Monday, August 19, 2019

Nell Irvin Painter, A Fascinating Author

I have just read a fascinating book dealing with the intellectual and social history of the United States. I found it because its author, Nell Irvin Painter, wrote a very enlightening op-ed about the history of Jamestown that's being celebrated this week. The op-ed was "How we think about the term 'enslaved' matters: 400 years ago, the first Africans who came to America were not ‘enslaved’, they were indentured – and this makes a crucial difference when we think about the meanings of our past." (link)

The History of White People by Nell Irvin Painter describes the way that Western societies historically created the concept of races and at the same time, developed a wide variety of race prejudice and bigoted, unscientific racial theories. Simultaneously, Painter demonstrates the interconnection of racial theories with the institutions of slavery and social inequality. One reason I liked the book is that it so often highlighted issues that have plagued our country from the beginning; for example, consider this: "The U.S. census of 1850 was the first to collect statistics on immigrants." (Kindle Locations 2242-2243).

The History of White People begins in ancient Greece. The Greeks are relevant not because they invented modern racial consciousness -- they did not -- but because their views of who they were (and who other people were) influenced 18th and 19th century European writers' construction of racial definitions and racial inequalities. In turn, the European theorists provided American intellectuals with a theory of race that supported emerging injustice, exploitation, and abuse of a number of immigrant groups, as well as a justification of enslavement of blacks. While I had heard of many of the European and American thinkers and writers that Painter describes, I had a very naive and unformed view of how their ideas on race influenced American society and prejudice.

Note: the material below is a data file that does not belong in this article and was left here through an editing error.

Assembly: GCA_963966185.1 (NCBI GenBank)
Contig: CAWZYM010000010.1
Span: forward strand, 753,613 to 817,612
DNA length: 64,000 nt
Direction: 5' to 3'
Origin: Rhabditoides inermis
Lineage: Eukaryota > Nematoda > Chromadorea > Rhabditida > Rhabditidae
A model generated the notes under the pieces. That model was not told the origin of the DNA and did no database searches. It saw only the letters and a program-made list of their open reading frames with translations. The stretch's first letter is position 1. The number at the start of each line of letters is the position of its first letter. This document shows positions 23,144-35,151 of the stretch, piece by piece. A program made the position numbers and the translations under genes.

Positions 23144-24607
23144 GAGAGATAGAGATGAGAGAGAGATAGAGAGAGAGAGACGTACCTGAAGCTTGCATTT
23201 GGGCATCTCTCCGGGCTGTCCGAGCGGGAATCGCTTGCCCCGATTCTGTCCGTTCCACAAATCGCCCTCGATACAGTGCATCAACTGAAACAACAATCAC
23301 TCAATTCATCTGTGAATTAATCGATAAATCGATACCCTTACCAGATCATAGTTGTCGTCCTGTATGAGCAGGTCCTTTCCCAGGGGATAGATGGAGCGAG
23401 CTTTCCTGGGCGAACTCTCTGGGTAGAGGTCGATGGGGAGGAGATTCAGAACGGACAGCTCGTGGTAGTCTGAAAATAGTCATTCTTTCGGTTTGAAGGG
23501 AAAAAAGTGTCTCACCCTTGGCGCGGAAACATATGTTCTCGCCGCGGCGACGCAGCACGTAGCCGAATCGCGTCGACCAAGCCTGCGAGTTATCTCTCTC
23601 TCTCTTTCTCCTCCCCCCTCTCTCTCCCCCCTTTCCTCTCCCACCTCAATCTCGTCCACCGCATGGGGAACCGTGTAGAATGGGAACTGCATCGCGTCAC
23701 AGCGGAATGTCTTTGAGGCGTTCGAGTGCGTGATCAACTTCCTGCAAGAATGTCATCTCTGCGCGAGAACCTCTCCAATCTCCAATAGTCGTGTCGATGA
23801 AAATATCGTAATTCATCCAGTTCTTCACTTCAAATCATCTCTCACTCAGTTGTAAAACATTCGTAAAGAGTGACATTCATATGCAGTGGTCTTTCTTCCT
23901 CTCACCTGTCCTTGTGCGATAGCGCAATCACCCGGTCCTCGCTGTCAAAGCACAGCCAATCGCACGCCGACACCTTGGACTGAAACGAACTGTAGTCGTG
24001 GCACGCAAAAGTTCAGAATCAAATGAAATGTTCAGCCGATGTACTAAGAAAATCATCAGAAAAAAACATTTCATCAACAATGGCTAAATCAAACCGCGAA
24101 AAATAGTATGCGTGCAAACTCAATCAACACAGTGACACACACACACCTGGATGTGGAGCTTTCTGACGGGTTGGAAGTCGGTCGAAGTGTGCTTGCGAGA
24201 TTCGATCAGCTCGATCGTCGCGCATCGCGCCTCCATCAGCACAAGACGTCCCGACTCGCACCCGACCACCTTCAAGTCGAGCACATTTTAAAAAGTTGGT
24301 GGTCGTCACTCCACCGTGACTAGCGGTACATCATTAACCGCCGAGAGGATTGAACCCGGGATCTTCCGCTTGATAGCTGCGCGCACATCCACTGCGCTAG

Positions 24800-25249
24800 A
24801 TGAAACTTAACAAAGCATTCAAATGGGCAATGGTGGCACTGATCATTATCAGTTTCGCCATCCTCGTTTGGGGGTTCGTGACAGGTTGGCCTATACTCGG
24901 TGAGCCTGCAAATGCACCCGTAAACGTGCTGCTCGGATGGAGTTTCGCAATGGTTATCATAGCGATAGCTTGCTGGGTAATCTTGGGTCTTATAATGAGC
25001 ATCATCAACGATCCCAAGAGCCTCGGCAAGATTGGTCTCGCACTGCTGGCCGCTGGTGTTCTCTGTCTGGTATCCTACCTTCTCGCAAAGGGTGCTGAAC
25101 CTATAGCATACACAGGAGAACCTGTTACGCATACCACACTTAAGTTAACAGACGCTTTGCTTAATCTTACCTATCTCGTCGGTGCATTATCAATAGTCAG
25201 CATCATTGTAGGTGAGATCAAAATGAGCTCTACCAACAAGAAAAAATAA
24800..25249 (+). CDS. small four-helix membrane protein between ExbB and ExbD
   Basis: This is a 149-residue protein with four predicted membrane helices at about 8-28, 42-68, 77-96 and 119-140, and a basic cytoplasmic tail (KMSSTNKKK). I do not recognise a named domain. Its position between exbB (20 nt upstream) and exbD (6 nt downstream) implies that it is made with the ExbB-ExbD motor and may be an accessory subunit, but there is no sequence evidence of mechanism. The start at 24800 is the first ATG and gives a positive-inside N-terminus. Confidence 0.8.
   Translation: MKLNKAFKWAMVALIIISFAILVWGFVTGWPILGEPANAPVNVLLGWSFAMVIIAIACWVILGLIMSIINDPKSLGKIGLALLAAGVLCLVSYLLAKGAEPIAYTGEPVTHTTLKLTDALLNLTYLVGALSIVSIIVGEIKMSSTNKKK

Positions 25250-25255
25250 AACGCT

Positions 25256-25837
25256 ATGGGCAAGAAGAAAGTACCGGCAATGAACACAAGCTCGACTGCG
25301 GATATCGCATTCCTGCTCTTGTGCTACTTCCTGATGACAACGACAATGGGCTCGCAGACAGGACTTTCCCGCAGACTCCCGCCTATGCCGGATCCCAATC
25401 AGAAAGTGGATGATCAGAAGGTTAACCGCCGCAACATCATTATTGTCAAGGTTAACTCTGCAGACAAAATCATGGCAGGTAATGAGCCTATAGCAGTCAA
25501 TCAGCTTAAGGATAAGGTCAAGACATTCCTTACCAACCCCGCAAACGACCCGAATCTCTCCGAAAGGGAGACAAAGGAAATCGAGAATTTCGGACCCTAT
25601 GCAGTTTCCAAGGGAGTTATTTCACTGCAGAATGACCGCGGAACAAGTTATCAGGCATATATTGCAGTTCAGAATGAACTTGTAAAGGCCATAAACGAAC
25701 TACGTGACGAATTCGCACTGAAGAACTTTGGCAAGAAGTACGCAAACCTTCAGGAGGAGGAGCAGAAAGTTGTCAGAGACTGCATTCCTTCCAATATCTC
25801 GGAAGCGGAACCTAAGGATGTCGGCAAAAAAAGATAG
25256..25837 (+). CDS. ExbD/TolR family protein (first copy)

Among the many 18th and 19th century Americans Painter discusses, I was especially interested in her portrayal of Ralph Waldo Emerson -- a famous American whose essays I read in high school and who then basically dropped out of my experience with history and literature. Painter writes:
"Ralph Waldo Emerson (1803–82) towers over his age as the embodiment of the American renaissance, but not, though he also should, as the philosopher king of American white race theory. Widely hailed for his intellectual strength and prodigious output, Emerson wrote the earliest full-length statement of the ideology later termed Anglo-Saxonist, synthesizing all the salient nineteenth-and early twentieth-century concepts of American whiteness."(Kindle Locations 2449-2452).
In a later chapter on Emerson she says: